In the political field, Italy and Poland are planning to intensify their relations by organizing annual inter-governmental summits associated with business and cultural fora. In the economic sphere, I foresee an ever-growing flow of investment and trade. I'm currently working on a "jumbo" mission, which will see 120 Italian businessmen, in the field of construction, coming to Poland next June.

What do you feel you have achieved in Poland in your two years as a diplomat here?
The last two years have witnessed an intensification of political consultations and cooperation in all fields. Quite a number of Italian government, parliamentary and local government visits took place. Prime Minister Romano Prodi and the ministers of Interior Affairs and of Regional Development visited Poland in 2007. The two countries signed a cooperation agreement to fight organized crime as well as a new scientific cooperation protocol, and ratified a new cultural agreement which has given impetus to enhanced cooperation in all fields of culture. This allowed the embassy and the Italian Institute of Culture in Warsaw to organize some big cultural events: a concert given by the Italian orchestra of the Maggio Musicale Fiorentino conducted by Zubin Mehta in the Wielki Theater, a concert given by the Ensemble Musicale Scaligero of the Teatro alla Scala in the Warsaw Philharmonic, an exhibition of Italian contemporary art, La Collezione Farnesina, at the Wilanów Palace and a large fashion show together with a historic exhibition of Italian high fashion held last March in the Palace of Culture.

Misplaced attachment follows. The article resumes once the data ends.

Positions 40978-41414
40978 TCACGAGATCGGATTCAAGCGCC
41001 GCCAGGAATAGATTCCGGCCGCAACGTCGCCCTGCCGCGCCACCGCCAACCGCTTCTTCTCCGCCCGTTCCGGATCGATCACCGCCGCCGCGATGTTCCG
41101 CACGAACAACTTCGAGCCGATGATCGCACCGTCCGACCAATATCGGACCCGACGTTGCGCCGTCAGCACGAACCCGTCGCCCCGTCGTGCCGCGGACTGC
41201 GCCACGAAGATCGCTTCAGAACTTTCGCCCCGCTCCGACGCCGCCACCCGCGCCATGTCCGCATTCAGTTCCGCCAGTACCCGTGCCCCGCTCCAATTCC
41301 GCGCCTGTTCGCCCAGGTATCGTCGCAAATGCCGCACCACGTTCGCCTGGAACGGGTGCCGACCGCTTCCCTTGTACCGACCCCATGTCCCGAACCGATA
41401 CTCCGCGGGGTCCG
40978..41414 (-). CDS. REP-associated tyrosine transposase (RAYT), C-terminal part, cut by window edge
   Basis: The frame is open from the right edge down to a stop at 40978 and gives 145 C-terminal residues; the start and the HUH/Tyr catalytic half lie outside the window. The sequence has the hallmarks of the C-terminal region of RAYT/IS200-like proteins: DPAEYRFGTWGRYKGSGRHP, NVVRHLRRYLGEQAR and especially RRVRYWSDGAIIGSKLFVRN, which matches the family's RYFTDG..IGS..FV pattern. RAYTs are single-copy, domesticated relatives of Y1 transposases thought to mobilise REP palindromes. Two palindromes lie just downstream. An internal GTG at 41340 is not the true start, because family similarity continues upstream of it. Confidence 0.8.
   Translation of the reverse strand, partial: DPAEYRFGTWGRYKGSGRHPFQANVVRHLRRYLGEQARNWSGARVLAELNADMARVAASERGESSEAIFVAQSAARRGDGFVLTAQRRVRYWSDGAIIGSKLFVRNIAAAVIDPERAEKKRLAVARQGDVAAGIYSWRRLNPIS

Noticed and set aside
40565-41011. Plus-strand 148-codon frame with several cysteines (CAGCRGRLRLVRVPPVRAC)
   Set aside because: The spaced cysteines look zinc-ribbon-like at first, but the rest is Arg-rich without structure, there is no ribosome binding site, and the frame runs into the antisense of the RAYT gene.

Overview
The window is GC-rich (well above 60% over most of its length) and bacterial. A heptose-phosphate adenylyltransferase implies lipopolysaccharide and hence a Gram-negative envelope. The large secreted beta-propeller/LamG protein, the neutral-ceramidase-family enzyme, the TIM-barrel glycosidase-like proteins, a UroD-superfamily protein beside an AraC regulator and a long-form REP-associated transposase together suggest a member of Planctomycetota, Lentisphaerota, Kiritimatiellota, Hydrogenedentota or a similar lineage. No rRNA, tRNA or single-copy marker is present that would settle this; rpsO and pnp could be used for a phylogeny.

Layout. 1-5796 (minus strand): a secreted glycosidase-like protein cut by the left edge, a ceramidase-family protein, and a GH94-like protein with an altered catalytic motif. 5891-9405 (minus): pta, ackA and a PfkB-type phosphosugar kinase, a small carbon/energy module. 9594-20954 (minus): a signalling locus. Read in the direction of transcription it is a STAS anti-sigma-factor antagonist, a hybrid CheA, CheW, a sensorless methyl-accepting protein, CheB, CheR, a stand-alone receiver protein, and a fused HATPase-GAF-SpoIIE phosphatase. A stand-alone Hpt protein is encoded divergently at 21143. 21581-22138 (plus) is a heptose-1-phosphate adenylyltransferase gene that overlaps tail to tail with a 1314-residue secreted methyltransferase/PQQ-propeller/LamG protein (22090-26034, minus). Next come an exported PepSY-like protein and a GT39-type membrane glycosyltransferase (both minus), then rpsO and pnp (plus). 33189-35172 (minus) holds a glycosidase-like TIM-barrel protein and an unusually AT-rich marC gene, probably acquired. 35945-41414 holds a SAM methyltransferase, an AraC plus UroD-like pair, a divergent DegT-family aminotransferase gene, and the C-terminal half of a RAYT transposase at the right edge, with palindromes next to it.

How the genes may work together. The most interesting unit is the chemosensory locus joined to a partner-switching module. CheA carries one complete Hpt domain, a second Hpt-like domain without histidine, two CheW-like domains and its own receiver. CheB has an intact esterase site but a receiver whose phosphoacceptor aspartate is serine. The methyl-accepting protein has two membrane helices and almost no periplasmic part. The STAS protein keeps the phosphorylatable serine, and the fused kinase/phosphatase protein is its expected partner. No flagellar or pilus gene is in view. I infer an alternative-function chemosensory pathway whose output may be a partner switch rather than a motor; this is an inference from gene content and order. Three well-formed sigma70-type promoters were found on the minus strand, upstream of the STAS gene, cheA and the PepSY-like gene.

What goals would you like to accomplish in your remaining time in Poland?
My goals are aimed at deepening relations between Italy and Poland in the political, economic, social and cultural areas and I will continue to work for this. In the coming months my main goal will be the preparation of the first Italian-Polish intergovernmental summit which will be headed by the prime ministers of the two countries. It is also my earnest wish to visit all parts of the country that I have not yet seen.